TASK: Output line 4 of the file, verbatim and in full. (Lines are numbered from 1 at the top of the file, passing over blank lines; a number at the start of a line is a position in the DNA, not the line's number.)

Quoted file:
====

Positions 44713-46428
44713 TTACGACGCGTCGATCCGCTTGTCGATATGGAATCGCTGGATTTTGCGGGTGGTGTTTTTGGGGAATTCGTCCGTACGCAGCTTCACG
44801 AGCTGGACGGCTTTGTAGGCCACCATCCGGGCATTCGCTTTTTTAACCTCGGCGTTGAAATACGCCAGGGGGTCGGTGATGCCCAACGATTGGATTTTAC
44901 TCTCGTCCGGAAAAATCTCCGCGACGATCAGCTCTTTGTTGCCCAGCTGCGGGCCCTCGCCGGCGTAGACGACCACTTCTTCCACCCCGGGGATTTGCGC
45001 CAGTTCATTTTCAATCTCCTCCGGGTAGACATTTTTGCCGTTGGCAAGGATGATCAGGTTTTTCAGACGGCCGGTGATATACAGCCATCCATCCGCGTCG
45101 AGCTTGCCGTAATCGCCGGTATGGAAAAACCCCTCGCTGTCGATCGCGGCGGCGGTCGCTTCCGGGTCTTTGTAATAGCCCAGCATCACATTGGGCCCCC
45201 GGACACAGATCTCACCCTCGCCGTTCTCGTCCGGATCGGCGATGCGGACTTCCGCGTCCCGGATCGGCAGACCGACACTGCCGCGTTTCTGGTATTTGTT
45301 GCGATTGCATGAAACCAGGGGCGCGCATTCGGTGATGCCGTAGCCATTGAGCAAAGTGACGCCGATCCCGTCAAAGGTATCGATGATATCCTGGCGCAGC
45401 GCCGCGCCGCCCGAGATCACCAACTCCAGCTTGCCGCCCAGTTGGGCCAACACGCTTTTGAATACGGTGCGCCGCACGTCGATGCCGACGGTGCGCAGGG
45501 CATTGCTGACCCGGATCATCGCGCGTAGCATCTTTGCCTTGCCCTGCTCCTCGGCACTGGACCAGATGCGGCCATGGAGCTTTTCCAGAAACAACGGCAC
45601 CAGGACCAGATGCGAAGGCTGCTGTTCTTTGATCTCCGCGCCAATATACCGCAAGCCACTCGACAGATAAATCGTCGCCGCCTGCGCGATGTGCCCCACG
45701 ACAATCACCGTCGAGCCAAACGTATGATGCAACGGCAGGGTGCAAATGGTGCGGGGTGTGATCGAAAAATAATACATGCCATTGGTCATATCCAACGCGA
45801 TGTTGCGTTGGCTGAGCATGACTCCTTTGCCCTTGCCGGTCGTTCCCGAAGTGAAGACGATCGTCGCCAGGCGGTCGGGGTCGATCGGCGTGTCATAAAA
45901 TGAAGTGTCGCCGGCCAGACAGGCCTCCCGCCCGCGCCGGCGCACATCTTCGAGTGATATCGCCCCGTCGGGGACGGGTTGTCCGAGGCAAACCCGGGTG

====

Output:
44901 TCTCGTCCGGAAAAATCTCCGCGACGATCAGCTCTTTGTTGCCCAGCTGCGGGCCCTCGCCGGCGTAGACGACCACTTCTTCCACCCCGGGGATTTGCGC